ARPspoof is used to send fake ARP messages to a victim’s machine, tricking it into sending its traffic to the attacker’s machine or another gateway on the network. The following is the syntax used in the arpspoof tool:
# arpspoof –i [interface] -c [host ip] -t [target ip] [host ip] -r
- -i: Allows you to specify an interface.
- -c: Specify a hardware address.
- -t: Specify the target, such as the default gateway.
- host: Specify the host to intercept packets.
- -r: Allows you to capture a bidirectional flow of traffic.
To work with Arpspoof, you need to make sure it is installed. Arpspoof is a part of the dnsiff family, so if you install dnsiff, you will get arpspoof as well. You might get below error if dnsiff is not installed onto your system.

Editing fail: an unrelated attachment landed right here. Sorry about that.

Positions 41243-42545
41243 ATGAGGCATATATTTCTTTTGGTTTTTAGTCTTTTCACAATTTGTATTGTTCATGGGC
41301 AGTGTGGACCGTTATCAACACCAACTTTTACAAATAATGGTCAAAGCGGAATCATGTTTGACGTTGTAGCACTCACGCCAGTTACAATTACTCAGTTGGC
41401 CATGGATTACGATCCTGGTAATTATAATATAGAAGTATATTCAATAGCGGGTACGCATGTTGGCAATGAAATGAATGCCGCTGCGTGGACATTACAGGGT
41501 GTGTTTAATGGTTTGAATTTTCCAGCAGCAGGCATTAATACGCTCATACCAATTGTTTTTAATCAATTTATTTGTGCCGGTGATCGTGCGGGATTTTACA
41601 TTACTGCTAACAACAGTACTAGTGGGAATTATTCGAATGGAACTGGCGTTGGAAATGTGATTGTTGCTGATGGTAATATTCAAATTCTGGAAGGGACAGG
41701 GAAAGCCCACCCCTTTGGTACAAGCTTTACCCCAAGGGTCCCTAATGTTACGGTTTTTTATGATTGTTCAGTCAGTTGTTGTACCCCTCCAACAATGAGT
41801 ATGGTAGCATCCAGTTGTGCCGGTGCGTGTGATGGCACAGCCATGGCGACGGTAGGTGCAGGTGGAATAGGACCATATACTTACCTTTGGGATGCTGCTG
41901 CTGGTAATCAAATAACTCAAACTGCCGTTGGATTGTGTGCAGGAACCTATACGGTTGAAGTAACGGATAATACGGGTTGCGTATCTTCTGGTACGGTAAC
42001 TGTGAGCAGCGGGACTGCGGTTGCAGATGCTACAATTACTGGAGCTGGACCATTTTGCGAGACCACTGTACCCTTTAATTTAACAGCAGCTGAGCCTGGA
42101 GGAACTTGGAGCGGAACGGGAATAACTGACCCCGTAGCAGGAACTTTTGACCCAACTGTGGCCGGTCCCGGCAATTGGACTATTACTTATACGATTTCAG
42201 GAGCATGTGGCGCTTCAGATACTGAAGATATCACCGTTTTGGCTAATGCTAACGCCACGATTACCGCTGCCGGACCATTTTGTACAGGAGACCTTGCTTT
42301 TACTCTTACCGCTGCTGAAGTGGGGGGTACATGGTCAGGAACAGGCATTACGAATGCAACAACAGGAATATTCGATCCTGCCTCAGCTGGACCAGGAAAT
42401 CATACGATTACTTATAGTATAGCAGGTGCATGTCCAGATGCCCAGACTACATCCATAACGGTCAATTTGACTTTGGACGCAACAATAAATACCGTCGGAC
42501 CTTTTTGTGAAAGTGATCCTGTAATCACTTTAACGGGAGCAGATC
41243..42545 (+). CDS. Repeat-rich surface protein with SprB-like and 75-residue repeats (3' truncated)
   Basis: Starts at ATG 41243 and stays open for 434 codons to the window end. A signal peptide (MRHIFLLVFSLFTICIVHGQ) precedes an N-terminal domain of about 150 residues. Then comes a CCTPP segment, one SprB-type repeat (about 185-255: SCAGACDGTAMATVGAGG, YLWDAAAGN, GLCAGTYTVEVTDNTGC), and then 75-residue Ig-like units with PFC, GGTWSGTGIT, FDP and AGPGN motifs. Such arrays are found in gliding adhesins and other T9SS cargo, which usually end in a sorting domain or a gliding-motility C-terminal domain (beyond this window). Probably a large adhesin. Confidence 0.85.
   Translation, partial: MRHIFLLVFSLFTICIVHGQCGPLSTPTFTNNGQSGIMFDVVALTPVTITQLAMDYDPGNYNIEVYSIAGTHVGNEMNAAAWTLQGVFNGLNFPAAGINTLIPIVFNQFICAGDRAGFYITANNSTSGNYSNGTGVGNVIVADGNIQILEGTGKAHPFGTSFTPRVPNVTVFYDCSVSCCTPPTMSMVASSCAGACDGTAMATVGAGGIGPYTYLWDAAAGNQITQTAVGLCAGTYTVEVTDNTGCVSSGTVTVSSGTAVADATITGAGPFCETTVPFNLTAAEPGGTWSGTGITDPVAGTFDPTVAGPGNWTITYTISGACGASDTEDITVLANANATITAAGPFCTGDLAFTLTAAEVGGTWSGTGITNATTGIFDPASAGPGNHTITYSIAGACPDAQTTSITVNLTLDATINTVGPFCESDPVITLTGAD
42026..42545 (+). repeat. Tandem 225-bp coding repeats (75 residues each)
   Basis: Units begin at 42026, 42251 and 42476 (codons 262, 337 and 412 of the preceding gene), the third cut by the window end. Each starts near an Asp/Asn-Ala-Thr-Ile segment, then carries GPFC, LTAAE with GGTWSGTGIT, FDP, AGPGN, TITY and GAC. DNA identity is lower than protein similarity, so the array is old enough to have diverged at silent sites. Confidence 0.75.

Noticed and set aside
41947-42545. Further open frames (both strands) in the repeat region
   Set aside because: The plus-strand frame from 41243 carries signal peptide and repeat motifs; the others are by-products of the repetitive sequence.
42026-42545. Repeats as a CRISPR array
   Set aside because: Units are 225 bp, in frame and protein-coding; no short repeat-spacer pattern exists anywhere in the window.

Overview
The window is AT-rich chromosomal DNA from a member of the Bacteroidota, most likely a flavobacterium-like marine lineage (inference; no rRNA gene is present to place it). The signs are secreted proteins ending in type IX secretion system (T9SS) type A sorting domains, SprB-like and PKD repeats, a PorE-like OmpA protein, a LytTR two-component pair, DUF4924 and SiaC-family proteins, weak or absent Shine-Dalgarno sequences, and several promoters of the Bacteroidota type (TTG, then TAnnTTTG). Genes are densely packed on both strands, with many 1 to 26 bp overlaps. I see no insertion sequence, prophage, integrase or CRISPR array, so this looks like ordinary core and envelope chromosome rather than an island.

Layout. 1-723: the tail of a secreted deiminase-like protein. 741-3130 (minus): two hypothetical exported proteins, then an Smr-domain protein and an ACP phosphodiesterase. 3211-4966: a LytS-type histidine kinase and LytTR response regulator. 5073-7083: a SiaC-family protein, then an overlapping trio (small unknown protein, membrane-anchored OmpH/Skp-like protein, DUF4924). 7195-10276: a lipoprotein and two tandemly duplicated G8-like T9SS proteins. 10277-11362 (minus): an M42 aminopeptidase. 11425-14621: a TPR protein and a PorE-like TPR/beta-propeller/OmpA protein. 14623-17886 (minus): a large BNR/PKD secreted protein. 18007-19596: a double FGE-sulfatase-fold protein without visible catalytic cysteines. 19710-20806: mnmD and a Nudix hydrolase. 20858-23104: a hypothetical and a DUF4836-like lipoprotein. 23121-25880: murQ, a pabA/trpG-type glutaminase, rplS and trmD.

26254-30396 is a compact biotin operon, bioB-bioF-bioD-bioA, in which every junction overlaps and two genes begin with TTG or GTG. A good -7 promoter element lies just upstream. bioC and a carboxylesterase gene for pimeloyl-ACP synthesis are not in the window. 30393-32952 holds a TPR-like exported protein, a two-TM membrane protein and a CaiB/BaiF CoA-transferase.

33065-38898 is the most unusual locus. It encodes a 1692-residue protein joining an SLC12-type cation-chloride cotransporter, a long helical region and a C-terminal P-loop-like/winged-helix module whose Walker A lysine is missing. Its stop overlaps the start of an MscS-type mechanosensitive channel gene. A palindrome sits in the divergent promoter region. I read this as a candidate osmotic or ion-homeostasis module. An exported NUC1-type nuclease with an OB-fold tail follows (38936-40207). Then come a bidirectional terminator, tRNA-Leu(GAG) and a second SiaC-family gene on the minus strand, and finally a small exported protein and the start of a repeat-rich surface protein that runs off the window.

arpspoof: command not found
you may install the dnsiff package as shown below as per your choice of distribution.
|Debian||apt-get install dsniff|
|Ubuntu||apt-get install dsniff|
|Arch Linux||pacman -S dsniff|
|Kali Linux||apt-get install dsniff|
|Fedora||dnf install dsniff|
|Raspbian||apt-get install dsniff|
However, before everything works, you need to make sure IP forwarding is enabled on the box you plan to use inline. This is because, by default, the system will not forward that packet back on the wire. To accomplish this, I just make a change via sysctl:
# sysctl -w net.ipv4.ip_forward=1
Using arpsoof, the Pentester is able to spoof the media access control (MAC) address of the router to trick a victim, making the other user on the network believe the pentester’s machine is now the router or default gateway.